Unbearable period pain may indicate an underlying medical condition. Proper treatment can often help relieve the pain.

There are many causes of severe period pain, which doctors call dysmenorrhea.

Painful periods can be a sign of a serious medical condition or can occur for no apparent reason. In either case, the right treatment can help relieve pain.

Research shows that many people with painful periods report that their doctors do not take their pain seriously. Others do not seek care because they assume that unbearable period pain is normal or that a doctor will not care.

Not taking menstrual pain seriously is an example of gender bias in healthcare.

Read on to learn more about severe period pain, its causes, treatment options, and how to seek medical care.

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Up to 91% of people who get periods report monthly pain. Severe pain, however, is not typical, and people should know that regular period pain is a reason to speak with a healthcare professional.

In addition to severe pain, people may also experience:

  • inability to attend regular activities or work because of the pain
  • tiredness
  • dizziness
  • headache
  • heavy periods

Nothing can accurately measure how much pain a person is in, and different people report different experiences of period pain. In general, though, periods should not be so painful that are distracting, make daily tasks impossible, or cause intolerable pain.

Learn more about menstrual cramps.

There are various possible reasons why some people might experience unbearable period pain. Doctors classify severe pain as primary dysmenorrhea if there is no underlying cause and as secondary dysmenorrhea when there is another cause.

Primary dysmenorrhea

Doctors do not understand why some people have more painful periods than others. A group of chemicals called prostaglandins cause the uterus to contract during a period, and if it contracts more forcefully than usual, it may lead to severely painful periods. Another chemical, vasopressin, may also play a role.

Typically, people with primary dysmenorrhea have no obvious health problems that could cause the symptoms.

Secondary dysmenorrhea

Secondary dysmenorrhea typically means that a medical condition causes painful periods. Some potential causes include the following:

Rarely, a uterine infection (UTI), pregnancy, birth complications, or another urgent medical condition may cause sudden period-like pain. Newly painful periods may also signal a serious condition, such as cancer, but this is not likely if a person has always had painful periods.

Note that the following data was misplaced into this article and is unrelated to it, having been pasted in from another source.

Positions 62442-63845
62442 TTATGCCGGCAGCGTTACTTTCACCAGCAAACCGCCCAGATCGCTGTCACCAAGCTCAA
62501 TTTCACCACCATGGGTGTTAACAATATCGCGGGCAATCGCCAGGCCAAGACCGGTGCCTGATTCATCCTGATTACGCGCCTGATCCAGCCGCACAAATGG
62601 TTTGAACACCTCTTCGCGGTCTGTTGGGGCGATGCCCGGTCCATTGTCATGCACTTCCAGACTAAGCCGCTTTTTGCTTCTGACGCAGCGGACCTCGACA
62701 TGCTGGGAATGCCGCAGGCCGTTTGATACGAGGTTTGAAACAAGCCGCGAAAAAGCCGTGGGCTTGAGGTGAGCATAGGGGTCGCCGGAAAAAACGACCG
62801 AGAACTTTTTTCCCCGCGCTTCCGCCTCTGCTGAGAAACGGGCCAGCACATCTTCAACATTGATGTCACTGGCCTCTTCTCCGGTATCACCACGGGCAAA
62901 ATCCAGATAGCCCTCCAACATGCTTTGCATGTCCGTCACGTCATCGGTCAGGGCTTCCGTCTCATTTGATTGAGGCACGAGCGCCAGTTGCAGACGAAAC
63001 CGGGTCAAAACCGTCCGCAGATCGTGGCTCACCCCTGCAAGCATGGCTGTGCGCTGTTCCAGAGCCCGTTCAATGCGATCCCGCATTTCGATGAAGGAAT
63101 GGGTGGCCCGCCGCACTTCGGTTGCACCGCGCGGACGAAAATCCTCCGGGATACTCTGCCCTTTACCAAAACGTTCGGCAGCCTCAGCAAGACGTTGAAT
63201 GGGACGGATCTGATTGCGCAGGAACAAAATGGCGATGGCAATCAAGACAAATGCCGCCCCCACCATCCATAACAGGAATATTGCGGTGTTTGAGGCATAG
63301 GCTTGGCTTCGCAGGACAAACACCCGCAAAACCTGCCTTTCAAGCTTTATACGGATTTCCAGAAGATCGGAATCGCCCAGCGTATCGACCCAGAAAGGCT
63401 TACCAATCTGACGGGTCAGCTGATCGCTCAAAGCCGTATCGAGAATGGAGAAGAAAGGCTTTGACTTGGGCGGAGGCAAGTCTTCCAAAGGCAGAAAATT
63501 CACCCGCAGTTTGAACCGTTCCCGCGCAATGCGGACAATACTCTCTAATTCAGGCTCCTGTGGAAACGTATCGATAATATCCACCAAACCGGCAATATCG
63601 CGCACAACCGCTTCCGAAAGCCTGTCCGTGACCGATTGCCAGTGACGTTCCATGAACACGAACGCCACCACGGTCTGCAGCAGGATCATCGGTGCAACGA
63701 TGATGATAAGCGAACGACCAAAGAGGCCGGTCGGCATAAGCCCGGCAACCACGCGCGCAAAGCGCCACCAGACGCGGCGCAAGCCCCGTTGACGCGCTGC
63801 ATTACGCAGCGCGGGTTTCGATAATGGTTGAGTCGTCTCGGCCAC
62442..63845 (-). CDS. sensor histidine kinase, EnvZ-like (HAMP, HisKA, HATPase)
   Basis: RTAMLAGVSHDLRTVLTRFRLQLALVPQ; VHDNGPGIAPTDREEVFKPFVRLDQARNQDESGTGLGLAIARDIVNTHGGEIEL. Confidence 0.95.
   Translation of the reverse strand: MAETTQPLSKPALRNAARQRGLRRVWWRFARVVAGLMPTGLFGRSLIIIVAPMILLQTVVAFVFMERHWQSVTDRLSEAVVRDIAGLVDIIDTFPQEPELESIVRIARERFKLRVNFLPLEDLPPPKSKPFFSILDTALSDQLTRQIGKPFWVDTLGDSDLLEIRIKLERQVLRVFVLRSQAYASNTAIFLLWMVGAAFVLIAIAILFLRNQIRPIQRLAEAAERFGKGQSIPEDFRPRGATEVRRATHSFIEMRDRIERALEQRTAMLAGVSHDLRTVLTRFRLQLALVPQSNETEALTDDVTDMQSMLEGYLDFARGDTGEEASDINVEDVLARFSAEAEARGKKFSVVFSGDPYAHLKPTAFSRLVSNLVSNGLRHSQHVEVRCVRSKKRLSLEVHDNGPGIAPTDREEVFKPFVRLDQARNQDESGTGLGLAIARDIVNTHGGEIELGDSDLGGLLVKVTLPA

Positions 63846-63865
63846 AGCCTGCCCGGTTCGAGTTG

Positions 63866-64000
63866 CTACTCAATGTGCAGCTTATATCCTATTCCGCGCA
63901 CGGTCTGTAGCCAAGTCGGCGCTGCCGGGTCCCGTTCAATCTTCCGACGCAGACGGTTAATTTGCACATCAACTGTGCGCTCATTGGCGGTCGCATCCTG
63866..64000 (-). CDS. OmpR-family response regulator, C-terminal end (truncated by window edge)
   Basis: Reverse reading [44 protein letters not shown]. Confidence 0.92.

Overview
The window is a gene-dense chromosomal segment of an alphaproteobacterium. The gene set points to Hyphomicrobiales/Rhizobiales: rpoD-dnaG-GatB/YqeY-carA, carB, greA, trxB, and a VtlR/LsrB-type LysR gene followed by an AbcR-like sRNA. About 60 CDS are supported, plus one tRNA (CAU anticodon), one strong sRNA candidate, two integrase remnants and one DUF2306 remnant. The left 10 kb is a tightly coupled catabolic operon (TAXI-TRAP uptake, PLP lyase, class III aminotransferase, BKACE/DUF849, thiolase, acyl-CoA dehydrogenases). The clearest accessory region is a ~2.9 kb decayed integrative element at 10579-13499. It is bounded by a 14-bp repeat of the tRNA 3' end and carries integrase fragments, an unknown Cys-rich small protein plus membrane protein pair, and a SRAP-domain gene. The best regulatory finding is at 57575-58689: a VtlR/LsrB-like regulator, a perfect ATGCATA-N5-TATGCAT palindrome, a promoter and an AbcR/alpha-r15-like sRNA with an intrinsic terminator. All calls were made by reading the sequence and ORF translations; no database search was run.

Learn more about UTIs.

It is important to see a doctor for severe period pain to get an accurate diagnosis. In many cases, treating the underlying cause may help reduce pain and other period symptoms. For example, an infection may require antibiotics, and uterine fibroids may require surgical removal.

For people with primary dysmenorrhea, prescription or over-the-counter (OTC) nonsteroidal anti-inflammatory drugs (NSAIDs) might be the best option, as they block protaglandins development.

Hormonal birth control may also ease symptoms.

Lifestyle changes, such as diet and exercise, may also provide some symptom relief. Research shows that exercise may reduce pain, but no specific research shows that one kind of exercisee is superior to another.

Learn more about medications for period cramps here.

How much pain a person can tolerate varies, but typically, too much pain is when a person feels they cannot tolerate it, or it regularly interferes with their daily life.

Some signs that a person needs to seek immediate care for severe period pain include:

Learn more about the first period after an abortion.

A person should consider contacting a doctor if:

  • the pattern of their period changes
  • their periods become more painful than usual
  • home treatment of painful periods is not working

Go to the emergency room if:

  • sudden intense pain develops following birth, a miscarriage, an abortion, or surgery on the uterus
  • sudden intense pain is accompanied by a fever
  • bleeding develops after a trauma, such as an accident

The following are answers to FAQ about severe period pain.

What should I do if my period cramps are unbearable?

If period cramps are unbearable, see a doctor. Treatment can help, and the pain may signal an underlying medical issue.

Why is my period so excruciatingly painful?

Periods may be very painful because of an underlying medical condition, such as endometriosis, uterine fibroids, or pelvic inflammatory disease. Doctors call this secondary dysmenorrhea. Other people may experience pain for no apparent reason. Doctors call this primary dysmenorrhea.

Should I go to the hospital if my period cramps are unbearable?

Painful cramps are not usually a medical emergency. However, a person should seek emergency care if they experience new, intense pain following a pregnancy, miscarriage, or abortion, or if they have signs of an infection such as a fever.

How much pain is too much period pain?

Period pain is too much if it is constant or interferes with a person’s ability to function or do daily tasks. Cramping is normal but constant, severe pain is not.

Although many people experience cramping and discomfort during periods, unbearable pain is not normal, and they should seek treatment. A person may have to try several doctors and experiment with different treatments to get results.

It is important to seek care, to be specific about symptoms, and to insist on help. Severe period pain can be a warning sign of another medical condition, so it is important to get prompt care.